"Did you attach the key onto the outside of the Buick with a Band-Aid?," I asked the Woolly Mammoth. It wasn't a good start to the morning. He had left the car at the train station for his brother in the wee hours by my standard--after eight p.m. The three of us are sharing one working vehicle, one non-working vehicle, and a mass-transit system that leaves something to be desired for these few summer weeks. Our jobs and schedules are not yet braiding together in seamless harmony like the warf and woop of the cosmos, but the candle of hope flickers still.
In the evening, waiting for the charcoal to reach the perfect degree of orange and gray to cook the marinaded chicken, I drift into a Camp Fire Girl reverie:
Burn fire burn
Burn fire burn
Flicker flicker flicker flicker flame
My baby Weber is still six briquettes short of a flame-broiled whopper. Should I feed it tinder or kindling? Should I paint the heads of wooden matches with nail polish, and store them in a metal Band-Aid box? That was one of the survival skills I learned in Camp Fire Girls in the mid-1960s. So far, I've never needed a waterproofed match to survive, although I did fantasize once or twice about painting my spouse's head with nail polish and then stuffing him in a metal box.
I have a fondness for vintage metal boxes, Band-Aid and other. It's funny what sticks, and what doesn't. What sinews bind us to things and to people?
At one a.m. I fret. Did my son collect the Buick at the train station? To ward off worry I try to remember the girls in my Camp Fire Girl group so many years ago. The names sound so old-timey compared to my students' names:
Nancy, Nancy, Nancy, Prissy, Julie, Julie, Judy, Jody, Wendy, Wendy, Hilde, Debbie, Laurie, Donna, Janice, Dee-Dee, Linda, Susan, Margaret, Pam...
Margaret's mother taught us the "Burn Fire Burn" song:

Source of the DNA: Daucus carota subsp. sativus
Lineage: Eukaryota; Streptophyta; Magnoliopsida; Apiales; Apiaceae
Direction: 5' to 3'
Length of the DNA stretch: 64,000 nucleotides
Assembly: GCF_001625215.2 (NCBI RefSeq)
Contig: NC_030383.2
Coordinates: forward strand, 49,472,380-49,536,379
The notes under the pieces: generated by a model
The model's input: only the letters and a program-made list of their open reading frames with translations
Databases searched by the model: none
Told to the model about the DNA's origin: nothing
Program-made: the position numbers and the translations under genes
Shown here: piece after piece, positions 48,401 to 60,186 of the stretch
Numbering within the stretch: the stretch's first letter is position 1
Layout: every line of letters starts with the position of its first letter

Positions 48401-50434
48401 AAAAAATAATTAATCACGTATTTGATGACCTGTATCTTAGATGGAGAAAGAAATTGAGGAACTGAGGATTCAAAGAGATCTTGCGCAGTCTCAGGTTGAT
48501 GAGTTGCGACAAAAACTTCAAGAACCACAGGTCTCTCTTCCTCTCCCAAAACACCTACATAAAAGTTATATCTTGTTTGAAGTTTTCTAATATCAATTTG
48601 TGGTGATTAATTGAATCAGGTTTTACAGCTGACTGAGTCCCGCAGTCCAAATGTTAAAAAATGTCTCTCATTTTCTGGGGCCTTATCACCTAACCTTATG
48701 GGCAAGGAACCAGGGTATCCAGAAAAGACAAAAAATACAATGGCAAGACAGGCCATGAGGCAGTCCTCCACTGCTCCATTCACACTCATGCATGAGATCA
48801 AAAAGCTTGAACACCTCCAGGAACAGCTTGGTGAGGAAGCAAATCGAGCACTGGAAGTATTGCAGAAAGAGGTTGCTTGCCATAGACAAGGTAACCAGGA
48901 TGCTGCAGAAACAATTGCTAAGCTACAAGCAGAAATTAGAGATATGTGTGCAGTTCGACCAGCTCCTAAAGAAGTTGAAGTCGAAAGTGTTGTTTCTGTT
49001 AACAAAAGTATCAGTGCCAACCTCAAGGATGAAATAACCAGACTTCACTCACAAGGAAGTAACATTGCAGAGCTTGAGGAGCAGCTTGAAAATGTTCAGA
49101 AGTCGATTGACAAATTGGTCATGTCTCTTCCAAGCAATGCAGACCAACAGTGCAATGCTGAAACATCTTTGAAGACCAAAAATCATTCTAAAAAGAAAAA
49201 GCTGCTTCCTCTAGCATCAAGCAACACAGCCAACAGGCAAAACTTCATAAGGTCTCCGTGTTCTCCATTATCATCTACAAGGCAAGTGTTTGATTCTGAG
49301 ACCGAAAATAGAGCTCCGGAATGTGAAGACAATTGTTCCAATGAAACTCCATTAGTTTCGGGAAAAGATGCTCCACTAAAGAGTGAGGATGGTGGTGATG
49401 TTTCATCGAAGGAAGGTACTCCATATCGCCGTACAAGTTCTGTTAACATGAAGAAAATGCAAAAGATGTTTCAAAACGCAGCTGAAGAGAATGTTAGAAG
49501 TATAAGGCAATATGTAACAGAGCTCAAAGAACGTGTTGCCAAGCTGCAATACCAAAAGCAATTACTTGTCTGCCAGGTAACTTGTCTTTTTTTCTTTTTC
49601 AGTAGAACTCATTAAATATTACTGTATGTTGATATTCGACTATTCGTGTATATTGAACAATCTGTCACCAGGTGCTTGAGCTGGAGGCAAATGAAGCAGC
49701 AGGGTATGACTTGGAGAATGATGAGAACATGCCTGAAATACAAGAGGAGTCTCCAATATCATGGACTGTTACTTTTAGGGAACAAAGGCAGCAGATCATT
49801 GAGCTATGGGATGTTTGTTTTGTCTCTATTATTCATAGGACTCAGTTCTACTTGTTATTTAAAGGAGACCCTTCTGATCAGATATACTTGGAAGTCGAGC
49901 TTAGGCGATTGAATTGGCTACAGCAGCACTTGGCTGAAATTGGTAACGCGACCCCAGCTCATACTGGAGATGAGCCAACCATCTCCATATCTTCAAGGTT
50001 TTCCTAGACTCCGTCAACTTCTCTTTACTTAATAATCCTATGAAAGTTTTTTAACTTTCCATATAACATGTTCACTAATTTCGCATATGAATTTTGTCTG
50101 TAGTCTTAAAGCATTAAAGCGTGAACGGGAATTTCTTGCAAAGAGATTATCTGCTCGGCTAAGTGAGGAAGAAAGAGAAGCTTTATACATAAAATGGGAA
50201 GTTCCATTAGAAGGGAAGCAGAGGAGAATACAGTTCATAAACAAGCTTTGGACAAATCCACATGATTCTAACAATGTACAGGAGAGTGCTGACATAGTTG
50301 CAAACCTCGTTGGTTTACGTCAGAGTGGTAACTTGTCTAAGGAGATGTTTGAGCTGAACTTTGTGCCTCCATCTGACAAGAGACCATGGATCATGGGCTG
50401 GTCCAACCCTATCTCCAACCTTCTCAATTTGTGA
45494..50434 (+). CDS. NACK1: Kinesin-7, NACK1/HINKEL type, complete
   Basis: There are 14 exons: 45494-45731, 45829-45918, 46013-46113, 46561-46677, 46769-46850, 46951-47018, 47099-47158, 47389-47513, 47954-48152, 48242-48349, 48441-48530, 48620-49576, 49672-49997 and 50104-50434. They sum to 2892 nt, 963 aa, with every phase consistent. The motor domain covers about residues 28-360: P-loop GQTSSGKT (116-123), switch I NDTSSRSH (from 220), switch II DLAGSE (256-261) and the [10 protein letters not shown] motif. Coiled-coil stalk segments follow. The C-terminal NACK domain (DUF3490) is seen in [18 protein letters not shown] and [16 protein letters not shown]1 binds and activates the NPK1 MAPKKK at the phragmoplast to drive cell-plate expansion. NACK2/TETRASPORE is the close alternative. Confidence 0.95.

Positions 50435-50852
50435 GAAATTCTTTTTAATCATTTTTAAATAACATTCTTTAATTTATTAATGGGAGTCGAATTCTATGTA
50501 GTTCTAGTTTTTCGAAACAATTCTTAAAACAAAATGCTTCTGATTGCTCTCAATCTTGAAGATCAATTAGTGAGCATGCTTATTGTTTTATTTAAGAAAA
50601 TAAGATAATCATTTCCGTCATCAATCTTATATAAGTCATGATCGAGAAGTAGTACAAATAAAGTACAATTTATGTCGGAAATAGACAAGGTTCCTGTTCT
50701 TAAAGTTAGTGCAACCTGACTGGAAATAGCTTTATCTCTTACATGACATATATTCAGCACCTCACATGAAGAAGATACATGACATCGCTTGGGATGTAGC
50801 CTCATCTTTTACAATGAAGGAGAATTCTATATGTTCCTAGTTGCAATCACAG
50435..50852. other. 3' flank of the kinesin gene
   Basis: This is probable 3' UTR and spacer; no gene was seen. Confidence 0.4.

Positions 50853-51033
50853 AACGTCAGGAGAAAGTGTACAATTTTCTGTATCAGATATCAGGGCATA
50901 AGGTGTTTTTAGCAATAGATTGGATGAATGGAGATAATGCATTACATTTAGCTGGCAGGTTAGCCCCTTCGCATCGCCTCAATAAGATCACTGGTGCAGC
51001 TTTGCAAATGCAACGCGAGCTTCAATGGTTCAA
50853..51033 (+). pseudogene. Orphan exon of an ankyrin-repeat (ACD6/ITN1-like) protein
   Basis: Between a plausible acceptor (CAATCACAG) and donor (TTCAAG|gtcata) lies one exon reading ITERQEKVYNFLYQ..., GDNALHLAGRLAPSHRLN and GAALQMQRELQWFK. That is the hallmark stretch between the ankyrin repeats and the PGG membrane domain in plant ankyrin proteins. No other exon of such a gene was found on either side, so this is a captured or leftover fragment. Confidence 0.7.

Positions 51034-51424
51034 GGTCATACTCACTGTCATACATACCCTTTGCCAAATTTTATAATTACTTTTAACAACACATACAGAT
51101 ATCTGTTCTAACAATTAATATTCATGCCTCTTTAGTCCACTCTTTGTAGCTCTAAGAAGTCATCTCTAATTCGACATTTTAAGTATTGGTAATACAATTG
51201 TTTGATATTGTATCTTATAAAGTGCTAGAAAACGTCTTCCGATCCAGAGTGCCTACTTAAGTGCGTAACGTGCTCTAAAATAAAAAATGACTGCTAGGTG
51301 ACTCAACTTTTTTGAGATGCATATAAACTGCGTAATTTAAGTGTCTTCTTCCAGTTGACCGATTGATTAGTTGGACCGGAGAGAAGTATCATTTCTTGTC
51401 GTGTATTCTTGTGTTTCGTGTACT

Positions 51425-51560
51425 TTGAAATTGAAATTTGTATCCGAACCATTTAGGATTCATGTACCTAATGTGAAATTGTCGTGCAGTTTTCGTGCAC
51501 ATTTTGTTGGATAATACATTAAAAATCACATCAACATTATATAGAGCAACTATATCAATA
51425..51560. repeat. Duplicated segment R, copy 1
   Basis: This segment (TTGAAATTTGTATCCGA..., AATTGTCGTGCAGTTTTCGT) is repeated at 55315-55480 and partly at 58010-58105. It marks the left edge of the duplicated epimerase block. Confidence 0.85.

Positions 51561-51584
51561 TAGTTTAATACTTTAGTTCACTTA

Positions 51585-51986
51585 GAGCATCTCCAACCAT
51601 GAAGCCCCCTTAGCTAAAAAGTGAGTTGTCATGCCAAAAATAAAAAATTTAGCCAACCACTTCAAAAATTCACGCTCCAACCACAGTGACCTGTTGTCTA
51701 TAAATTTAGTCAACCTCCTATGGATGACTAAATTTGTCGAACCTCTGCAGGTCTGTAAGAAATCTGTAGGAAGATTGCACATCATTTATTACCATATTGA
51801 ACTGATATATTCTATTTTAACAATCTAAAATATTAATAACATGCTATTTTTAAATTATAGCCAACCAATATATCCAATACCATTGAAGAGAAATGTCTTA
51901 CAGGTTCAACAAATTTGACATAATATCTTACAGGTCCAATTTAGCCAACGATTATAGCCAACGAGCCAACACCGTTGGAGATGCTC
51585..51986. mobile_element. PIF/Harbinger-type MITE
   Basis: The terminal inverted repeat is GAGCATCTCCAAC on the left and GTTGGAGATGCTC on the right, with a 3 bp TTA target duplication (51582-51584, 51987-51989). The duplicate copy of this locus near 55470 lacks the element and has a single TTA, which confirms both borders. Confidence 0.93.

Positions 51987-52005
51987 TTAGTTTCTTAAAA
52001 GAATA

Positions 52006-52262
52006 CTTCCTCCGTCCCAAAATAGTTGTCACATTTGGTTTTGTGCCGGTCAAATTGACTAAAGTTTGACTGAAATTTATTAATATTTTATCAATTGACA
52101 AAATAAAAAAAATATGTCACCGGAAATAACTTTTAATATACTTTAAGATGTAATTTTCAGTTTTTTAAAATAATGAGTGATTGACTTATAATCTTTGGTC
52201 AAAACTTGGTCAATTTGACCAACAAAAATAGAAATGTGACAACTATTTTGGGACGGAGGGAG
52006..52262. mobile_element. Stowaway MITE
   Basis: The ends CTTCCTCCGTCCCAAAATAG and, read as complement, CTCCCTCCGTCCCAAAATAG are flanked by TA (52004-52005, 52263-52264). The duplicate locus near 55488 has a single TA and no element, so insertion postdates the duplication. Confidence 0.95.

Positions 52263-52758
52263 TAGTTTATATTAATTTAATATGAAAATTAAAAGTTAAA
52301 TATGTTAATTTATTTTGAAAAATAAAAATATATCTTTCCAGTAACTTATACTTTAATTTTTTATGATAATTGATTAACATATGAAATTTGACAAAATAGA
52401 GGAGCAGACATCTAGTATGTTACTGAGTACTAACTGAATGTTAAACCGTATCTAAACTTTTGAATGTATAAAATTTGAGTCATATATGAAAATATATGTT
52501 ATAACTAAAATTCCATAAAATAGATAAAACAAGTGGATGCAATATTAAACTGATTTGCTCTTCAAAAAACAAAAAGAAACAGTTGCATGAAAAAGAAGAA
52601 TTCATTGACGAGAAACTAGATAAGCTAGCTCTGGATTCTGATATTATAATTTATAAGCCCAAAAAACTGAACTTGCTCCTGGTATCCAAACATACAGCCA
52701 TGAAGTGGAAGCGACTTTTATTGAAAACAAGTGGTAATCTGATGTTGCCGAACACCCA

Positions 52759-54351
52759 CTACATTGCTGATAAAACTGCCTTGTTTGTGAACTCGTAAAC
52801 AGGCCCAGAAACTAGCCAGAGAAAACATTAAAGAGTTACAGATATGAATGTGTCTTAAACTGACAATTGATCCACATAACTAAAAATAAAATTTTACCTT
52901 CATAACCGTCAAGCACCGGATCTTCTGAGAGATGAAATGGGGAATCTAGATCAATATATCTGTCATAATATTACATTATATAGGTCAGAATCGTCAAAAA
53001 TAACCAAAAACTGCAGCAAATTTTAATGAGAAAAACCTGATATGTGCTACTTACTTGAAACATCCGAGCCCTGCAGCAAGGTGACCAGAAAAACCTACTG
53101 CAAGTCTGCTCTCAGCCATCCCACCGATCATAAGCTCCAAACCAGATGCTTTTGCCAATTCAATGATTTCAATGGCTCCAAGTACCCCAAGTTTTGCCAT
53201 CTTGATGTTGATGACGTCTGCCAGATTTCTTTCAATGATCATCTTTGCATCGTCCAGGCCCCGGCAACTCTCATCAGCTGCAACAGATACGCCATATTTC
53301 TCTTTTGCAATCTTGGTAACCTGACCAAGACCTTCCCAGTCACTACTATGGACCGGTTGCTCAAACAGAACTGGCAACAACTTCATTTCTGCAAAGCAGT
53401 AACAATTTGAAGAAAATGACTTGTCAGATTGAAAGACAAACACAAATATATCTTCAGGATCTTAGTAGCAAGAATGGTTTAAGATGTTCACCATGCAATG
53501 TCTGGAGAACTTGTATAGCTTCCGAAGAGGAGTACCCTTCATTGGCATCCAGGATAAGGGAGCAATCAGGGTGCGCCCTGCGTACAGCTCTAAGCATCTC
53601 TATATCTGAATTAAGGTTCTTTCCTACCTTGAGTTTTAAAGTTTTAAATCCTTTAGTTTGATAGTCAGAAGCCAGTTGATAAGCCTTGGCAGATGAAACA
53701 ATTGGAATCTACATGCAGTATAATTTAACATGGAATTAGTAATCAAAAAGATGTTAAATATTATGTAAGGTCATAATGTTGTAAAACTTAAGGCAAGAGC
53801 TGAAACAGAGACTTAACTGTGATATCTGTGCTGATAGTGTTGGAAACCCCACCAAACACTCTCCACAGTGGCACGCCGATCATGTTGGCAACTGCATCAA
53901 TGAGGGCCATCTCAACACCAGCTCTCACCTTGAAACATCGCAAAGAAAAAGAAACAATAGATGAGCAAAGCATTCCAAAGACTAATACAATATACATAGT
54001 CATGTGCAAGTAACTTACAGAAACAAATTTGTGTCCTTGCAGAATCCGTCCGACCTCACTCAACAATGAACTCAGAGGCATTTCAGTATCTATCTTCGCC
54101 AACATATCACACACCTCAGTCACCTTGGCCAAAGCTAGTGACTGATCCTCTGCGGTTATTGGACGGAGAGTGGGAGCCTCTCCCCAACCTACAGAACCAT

BURN, FIRE, BURN!
Burn, fire, burn! burn, fire, burn!
Burn, flicker, flame!
Whose hand above this blaze is lifted
Shall be with magic touch engifted,
To warm the hearts of lonely mortals
Who stand without their open portals.
The torch shall draw them to the fire,
Higher, higher, higher, By desire.
Who so shall stand by this hearthstone, flame-fanned,
Shall never stand alone;
Whose house is dark and bare and cold,
Whose house is dark and cold;
This is his own!
Flicker, flicker, flicker, flicker, flame!
Such tiny diversity within our group! One girl with a divorced mother, one girl living in an apartment, one Jewish girl, one Unitarian... Five daughters of engineers, two daughters of doctors plus one veterinarian, one daughter of a minister, at least five daughters of university professors. All of us save two walked home from school for lunch with our moms everyday, and then walked back for the afternoon class. When school dismissed at 3:15 we walked together to our Camp Fire meeting at one of our homes.
Camp Fire Girls worked their way up from Wood Gatherers to Fire Makers and Torch Bearers. The way was perilous, hidden under tinder and kindling, fraught with fagot-finders, and mired in the classic contest between wiggly loose front teeth and homemade popcorn balls.
WOOD GATHERER's DESIRE (1914) (spoken)
As fagots are brought from the forest
["Fagot" here means "a bundle of sticks tied together."]
Firmly held by the sinews which bind them,
So cleave to these others, your sisters,
Wherever, whenever you find them.
Be strong as the fagots are sturdy,
Be pure in your deepest desire;
Be true to the truth that is in you;
And--follow the Law of the Fire.
The five year olds are beginning to write stories. They choose a photo from the box of story starters, then make two to four sentences about the picture. Usually they write who is in the photo, what they are doing, and where. Sometimes they tell when, but rarely why. I keep trying to get them to spice up their stories.
Surprise me. Tell me something I don't already know. Tell me something exciting. Make me laugh. What did the flamingos play?
FLUTE AND CELLO?
And no, the Woolly Mammoth did not use the Band-Aid to stick the key on the Buick. The Band-Aid wrapper was left on the car seat because he cut his finger while hiding the key.
© 2008 Nancy L. Ruder